An excellent speaker and trainer in multi-national environments, with a unique command of the theory and practice of strategic planning and organizational performance.
David Chaudron, PhD
Many of us are frustrated when helping our organizations implement organizational change. Assuming we get top-level support, and institute training on quality concepts and techniques. However, we find (or will find if you haven't gotten that far) that we meet with a great deal of resistance.
This might be because training is not the right implementation strategy. Training works when the causes of problems have to do with the lack of skill or knowledge to perform a task. Certainly, few Americans know statistics, QFD or experimentation well enough for today's quality-minded company: but if poor knowledge or skill is not the cause, training is not the solution. Someone once said, " If you give someone a hammer, everything is a nail." Some other possible causes that block implementation are described below:
Though employees may have the ability to perform a task, they may not get anything for doing so. Organizations may also verbally promote teamwork, but only reward individuals in terms of money or public recognition. Individuals who emphasize short-term production goals are promoted, sending signals to all in the organization.
Belonging to one organization vs another can change employees' loyalties, priorities and who they communicate with. Because of these factors, people may not understand or feel they need to follow vague orders from up above (or from another organization) to improve quality and customer service.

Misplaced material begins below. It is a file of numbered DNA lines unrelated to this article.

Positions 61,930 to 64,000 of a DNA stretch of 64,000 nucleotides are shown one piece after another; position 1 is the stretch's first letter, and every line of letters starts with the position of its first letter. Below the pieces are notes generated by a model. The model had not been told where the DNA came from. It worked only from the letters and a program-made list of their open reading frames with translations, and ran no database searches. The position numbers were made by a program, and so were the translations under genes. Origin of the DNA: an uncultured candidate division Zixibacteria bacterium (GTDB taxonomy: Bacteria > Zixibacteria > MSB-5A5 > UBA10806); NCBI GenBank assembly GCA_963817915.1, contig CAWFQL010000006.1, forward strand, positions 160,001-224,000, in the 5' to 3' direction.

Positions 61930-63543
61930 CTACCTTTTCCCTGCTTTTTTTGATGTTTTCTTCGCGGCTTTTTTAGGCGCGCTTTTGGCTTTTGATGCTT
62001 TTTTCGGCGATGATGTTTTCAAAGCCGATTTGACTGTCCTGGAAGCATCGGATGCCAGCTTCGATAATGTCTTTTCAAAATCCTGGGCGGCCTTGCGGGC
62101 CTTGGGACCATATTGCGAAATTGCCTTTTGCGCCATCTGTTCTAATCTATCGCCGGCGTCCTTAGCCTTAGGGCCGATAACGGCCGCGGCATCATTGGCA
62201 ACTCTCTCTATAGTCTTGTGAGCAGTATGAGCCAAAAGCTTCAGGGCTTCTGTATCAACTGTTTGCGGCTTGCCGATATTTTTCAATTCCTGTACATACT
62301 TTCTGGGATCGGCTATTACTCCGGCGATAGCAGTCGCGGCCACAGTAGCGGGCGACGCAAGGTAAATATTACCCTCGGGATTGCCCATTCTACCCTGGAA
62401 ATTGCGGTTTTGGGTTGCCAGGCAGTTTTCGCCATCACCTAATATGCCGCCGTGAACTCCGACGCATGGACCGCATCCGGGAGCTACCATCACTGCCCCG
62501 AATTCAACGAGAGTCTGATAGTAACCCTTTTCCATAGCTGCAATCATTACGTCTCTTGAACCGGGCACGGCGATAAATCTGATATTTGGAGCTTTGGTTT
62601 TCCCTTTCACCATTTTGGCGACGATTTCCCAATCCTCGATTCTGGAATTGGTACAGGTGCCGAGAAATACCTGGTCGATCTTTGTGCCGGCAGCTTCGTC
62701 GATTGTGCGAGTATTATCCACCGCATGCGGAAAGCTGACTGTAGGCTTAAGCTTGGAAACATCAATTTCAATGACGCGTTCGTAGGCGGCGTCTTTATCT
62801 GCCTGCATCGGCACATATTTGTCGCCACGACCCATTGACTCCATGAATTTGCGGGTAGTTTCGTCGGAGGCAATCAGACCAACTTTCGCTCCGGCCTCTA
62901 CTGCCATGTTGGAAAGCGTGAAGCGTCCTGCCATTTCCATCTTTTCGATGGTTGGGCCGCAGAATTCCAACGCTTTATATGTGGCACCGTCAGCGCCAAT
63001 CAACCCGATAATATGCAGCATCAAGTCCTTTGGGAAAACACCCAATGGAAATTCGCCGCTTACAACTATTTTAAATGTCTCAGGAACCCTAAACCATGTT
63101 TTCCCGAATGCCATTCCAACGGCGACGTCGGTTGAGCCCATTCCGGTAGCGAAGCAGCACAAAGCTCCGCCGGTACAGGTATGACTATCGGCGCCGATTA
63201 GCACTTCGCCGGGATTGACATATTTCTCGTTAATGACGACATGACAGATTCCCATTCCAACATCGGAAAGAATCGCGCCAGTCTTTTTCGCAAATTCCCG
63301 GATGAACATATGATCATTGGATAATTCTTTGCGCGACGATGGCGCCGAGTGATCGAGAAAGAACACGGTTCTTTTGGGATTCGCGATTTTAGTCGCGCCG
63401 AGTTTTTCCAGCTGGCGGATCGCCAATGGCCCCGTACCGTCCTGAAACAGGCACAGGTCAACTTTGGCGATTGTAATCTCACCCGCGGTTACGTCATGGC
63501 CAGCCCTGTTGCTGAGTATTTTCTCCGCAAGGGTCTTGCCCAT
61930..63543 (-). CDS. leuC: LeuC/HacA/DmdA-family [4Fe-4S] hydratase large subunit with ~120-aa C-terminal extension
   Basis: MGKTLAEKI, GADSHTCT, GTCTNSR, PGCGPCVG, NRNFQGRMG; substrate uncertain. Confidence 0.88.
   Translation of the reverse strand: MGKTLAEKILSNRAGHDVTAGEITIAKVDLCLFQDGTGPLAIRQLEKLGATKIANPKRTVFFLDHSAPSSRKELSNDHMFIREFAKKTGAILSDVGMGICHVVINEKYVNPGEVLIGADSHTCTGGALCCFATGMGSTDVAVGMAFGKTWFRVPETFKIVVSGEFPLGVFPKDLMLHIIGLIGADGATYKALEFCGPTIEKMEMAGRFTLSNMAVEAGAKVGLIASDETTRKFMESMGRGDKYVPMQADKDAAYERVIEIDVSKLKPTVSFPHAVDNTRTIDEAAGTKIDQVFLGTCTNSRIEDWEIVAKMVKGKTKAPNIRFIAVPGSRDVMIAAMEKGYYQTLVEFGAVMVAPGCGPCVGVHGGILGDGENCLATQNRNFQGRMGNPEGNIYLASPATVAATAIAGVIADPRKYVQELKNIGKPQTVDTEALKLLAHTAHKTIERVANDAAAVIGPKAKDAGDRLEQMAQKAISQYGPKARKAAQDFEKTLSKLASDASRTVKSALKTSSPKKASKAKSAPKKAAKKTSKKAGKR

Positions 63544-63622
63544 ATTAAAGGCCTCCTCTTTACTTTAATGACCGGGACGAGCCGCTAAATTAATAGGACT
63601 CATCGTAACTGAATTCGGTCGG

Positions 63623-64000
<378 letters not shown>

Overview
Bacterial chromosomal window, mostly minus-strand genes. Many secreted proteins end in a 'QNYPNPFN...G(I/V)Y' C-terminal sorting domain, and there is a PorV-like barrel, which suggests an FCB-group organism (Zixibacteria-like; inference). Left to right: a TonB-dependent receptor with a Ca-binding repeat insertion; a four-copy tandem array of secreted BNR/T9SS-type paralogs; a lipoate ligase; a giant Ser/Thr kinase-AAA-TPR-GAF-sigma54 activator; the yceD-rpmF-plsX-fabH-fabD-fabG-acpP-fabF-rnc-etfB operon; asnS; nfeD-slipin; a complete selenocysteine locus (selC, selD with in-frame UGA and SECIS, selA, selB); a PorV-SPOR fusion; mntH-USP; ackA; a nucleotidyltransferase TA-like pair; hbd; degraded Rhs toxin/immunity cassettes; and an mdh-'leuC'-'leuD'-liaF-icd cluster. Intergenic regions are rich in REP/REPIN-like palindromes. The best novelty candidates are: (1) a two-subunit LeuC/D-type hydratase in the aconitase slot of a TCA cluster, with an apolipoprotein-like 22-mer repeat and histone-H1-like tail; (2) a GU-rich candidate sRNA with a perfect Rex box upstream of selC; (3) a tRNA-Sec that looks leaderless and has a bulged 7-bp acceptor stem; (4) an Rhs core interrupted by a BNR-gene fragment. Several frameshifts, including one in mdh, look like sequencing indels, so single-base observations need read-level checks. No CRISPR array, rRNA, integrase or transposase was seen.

Some jobs in some organizations require employees to work repetitively at a task that is a fragment of something more important. As a result, workers cannot easily picture the ultimate product of their labor. They may blindly follow (or not follow) techniques taught to them without knowing why they do so. Work may need to be restructured so that work groups work on a whole product, rather than individuals working on an assembly line. In addition, the usual information they receive as part of their work may not give them the cues needed to perform quality- related tasks.
Employees can actively contradict what they have learned in the classroom because of what they believe policy to be - regardless of what is actually the case. These perceptions must change, or the policy. Who knows, they might be right!
If employees perceive that a change, any change, will make them lose power, prestige, or a role in the organization they covet, they will resist it. Suppose that a work group moves toward self-inspection. This may mean that the role of policeman that the quality inspector enjoyed will change, if not disappear.